Archive for June 2009
Imagination is the name of the of company making the wicked cool low power graphics chip called PowerVR SGX. In the handheld manufacturing market Imagination scored two huge design wins. First was the Apple iPhone and iTouch. Second is the Palm Pre. It is very encouraging that the designers at Palm chose the PowerVR in order to create the iPhone killer. No doubt Palm benefited directly from inside knowledge of the iPhone when they hired former Apple VP Jon Rubinstein to head this new iPhone killer project at Palm.
Now Apple realizes it needs to protect it’s competitive advantage. They are sinking some several million dollars in Imagination stock to prevent any hostile takeover of their strategic partner. Even more interesting than this move on Apple’s part is Intel has already staked a huge claim on Imagination without having a single design win to announce. There’s some word out that future netbooks will use an integrated PowerVR chip. But the next revision of the Atom CPU and chipset will definitely have PowerVR integrated in, scoring some bigger more strategic design wins on the low power front. Intel hopes to best Apple at the low end, low power, long battery duration category.
The investment is considered important for Apple, which uses only PowerVR graphics in its iPhone and iPod touch devices. Its most recent launch, the iPhone 3GS, uses a PowerVR SGX video core now believed to be the SGX535.
I watched this program this past Tuesday and I noticed Slashdot and some other vetted link-sharing websites are picking up on it too. My own feeling about this is it’s bad form for any government contractor to allow their computers to fall into the hands of anyone outside their own IT organization. If the folks that manage and audit the computers cannot encrypt, wipe or destroy hard drives on their computers, they need to be fired. It’s that simple. I’m sure some manager felt that the computers they were managing didn’t need top secret level procedures performed on them when they were de-aquisitioned and ‘recycled’. But who knows what little details are swimming around in those Word documents (stuff like the revision controls for instance). Too often everyone who manages computers lives by the dictum, “Do the absolute minimum necessary.” But no one even imagines what ‘could’ happen later on, like having your computer wind up in Ghana. It proves anything can happen and you should treat every Hard Drive like it needed to have the Top Secret procedures performed on it before it’s taken off your property list.
Thats particularly a problem in a place like Ghana, which is listed by the U.S. State Department as one of the top sources of cyber crime in the world. And its not just individuals who are exposed. One of the drives the team has purchased contains a $22 million government contract.It turns out the drive came from Northrop Grumman, one of Americas largest military contractors. And it contains details about sensitive, multi-million dollar U.S. government contracts. They also find contracts with the defense intelligence agency, NASA, even Homeland Security.When the drives’ data are shown to James Durie, who works on data security for the FBI, hes particularly concerned about the potential breach at the Transportation Security Administration TSA.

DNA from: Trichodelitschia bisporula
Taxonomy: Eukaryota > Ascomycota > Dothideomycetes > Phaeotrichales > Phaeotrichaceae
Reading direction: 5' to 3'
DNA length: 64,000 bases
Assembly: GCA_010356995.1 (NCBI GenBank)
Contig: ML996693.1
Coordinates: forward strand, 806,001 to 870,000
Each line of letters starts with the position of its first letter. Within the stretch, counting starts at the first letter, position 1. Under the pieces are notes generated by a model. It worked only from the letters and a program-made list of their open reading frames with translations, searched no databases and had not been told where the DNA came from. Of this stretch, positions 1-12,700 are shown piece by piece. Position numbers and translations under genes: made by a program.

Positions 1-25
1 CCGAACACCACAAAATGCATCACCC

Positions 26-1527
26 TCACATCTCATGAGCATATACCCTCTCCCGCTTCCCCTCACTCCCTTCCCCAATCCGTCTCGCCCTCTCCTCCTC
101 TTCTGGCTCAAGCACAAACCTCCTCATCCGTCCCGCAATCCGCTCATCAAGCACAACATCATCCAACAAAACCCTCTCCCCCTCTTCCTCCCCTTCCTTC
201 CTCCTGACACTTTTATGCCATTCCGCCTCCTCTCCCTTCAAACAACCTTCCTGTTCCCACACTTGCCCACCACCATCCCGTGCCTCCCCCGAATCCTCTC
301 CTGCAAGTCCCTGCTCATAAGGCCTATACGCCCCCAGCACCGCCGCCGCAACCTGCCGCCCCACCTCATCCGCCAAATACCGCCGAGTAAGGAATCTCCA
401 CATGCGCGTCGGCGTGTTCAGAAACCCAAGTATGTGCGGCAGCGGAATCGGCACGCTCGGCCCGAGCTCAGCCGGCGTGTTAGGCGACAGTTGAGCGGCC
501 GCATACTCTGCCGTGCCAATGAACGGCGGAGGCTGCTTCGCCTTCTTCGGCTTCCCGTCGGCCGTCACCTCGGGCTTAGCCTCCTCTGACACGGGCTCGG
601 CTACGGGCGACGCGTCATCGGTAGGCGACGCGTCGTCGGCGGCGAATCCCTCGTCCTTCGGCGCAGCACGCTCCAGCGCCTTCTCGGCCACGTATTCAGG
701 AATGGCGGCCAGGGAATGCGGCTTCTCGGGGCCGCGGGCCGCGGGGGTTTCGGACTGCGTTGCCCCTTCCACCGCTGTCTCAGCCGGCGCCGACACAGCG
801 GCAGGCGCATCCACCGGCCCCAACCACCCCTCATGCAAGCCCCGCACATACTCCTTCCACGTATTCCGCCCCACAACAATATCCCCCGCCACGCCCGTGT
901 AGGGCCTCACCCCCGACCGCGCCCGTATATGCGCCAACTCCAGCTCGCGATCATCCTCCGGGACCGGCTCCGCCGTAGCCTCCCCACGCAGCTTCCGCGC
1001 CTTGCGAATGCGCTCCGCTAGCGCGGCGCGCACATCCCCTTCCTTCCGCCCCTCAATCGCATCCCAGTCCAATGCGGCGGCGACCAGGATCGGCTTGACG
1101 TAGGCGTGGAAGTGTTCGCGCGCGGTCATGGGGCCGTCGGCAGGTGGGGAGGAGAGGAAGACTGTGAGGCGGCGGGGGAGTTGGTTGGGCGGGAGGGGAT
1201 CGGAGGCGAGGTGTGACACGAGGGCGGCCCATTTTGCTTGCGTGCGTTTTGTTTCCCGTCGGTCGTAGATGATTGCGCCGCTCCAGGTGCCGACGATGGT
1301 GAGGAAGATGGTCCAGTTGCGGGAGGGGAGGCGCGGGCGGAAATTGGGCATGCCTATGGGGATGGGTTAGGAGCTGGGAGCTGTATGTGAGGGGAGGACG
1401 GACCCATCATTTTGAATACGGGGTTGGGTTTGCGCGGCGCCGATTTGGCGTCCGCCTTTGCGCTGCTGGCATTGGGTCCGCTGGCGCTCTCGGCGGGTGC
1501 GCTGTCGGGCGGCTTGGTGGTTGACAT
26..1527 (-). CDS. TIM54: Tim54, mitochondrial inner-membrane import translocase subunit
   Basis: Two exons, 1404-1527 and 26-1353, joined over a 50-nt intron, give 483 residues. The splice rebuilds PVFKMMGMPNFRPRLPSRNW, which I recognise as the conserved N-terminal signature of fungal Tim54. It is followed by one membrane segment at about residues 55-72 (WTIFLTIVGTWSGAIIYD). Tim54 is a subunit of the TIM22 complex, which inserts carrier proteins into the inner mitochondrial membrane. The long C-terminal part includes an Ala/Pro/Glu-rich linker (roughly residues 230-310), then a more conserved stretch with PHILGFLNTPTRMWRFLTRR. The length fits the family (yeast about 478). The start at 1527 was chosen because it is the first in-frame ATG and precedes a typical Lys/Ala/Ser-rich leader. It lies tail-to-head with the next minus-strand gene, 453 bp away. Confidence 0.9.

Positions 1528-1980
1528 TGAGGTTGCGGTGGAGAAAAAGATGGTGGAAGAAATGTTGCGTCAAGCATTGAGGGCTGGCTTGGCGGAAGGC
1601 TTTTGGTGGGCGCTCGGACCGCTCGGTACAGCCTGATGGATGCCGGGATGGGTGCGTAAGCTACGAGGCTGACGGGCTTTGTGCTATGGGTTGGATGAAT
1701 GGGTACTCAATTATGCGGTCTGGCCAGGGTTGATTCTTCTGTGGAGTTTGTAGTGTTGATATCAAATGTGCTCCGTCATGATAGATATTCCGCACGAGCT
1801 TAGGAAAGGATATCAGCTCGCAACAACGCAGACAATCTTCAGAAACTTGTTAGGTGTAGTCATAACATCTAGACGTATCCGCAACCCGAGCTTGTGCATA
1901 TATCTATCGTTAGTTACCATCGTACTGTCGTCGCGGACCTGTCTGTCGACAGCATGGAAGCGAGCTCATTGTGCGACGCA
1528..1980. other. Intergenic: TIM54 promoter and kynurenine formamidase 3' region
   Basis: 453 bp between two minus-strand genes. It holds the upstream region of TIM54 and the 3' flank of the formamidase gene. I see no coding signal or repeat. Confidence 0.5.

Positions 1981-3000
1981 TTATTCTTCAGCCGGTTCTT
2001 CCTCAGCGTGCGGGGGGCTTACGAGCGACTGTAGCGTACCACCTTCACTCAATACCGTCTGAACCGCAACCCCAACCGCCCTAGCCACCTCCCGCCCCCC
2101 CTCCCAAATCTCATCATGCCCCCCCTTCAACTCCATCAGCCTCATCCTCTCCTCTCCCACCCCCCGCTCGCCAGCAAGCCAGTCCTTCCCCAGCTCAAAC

Check back in two weeks from today
Industry insiders in Taiwan today have claimed Samsun is dumping it’s 1.8″ Hard Drives in favor of providing devices like the Mini Card based Solid State Disk drives.
The Mini PCI Express or Mini Card form factor is available as an expansion slot on many PCs. Samsung is manufacturing Flash Drives in the Mini Card format using it’s latest Flash chips. Compared to traditional 2.5″ Flash Drives from Intel and others, Mini Card devices are going to consume a little less battery power. I wonder if any netbook sized laptops have the MiniCard expansion slots built in. It might prove to be a good marketing direction if enough manufacturers decide to add open slots to their motherboard designs. I also know that Samsung manufactuers 1.8″ Hard Drives and at one point that was the preferred form factor for netbook devices. It was also heavily used by Apple iPods. Getting rid of a SATA or PATA disk controller is a good thing. Hopefully connecting to the Bridge chips through PCIe might provide better throughput than going through a disk controller then through the same Bridge chips.